Implied Exchange Rate Distributions: Evidence from OTC Option Markets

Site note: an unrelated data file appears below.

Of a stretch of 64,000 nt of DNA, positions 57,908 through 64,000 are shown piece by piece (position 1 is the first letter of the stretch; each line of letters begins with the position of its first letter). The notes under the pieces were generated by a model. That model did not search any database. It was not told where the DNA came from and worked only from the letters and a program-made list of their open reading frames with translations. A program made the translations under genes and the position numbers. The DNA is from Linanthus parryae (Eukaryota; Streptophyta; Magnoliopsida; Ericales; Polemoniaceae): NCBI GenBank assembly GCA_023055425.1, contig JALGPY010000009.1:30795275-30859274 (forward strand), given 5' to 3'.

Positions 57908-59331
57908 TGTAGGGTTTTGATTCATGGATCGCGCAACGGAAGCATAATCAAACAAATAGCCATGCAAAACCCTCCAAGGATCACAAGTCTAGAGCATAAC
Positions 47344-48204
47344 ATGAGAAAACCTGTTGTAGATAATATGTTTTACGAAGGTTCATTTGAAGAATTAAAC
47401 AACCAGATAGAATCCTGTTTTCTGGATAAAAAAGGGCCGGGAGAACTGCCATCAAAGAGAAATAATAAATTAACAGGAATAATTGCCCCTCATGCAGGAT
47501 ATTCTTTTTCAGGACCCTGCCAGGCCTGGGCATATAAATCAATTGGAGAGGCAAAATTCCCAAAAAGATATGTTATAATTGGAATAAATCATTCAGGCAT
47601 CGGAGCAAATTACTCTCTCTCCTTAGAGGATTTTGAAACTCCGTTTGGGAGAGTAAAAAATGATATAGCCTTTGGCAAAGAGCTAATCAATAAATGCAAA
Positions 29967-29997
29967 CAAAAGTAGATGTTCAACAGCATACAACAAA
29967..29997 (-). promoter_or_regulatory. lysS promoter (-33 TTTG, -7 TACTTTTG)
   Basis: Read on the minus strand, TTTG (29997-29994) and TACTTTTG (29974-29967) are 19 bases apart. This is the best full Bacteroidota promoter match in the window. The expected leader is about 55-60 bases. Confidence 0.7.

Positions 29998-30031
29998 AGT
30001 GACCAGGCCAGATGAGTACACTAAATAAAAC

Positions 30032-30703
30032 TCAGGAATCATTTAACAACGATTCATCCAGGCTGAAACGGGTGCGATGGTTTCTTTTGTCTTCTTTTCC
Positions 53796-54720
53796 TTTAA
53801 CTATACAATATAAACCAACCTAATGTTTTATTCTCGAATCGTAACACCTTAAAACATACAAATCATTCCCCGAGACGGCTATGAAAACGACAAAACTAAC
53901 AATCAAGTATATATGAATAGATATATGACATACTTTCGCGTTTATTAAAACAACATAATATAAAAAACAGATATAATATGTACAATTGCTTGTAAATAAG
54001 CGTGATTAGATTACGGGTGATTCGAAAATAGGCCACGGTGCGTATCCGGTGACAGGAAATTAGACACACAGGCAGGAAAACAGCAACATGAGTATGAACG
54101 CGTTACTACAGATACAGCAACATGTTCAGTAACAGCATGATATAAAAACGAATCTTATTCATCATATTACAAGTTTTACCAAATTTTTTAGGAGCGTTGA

This paper uses a rich new data set of option prices on the dollar-mark, dollar-yen, and key EMS cross-rates to extract the entire risk-neutral probability density function (pdf) over horizons of one and three months. We compare three alternative smoothing methods---cubic splines, an implied binomial tree (trimmed and untrimmed), and a mixture of lognormals---for transforming option data into the pdf. Despite their methodological ifferences, the three approaches lead to a similar pdf distinct from the lognormal benchmark, and usually characterized by skewness and leptokurtosis. We then document a striking positive correlation between skewness in these pdfs and the spot rate. The stronger a currency the more expectations are skewed towards a further appreciation of that currency. We interpret this finding as a rejection that these exchange rates evolve as a martingale, or that they follow a credible target zone, explicit or implicit. Instead, this this positive correlation is consistent with target zones with endogenous realignment risk. We discuss two interpretations of our results on skewness: when a currency is stronger, the actual probability of further large appreciation is higher, or because of risk, such states are valued more highly.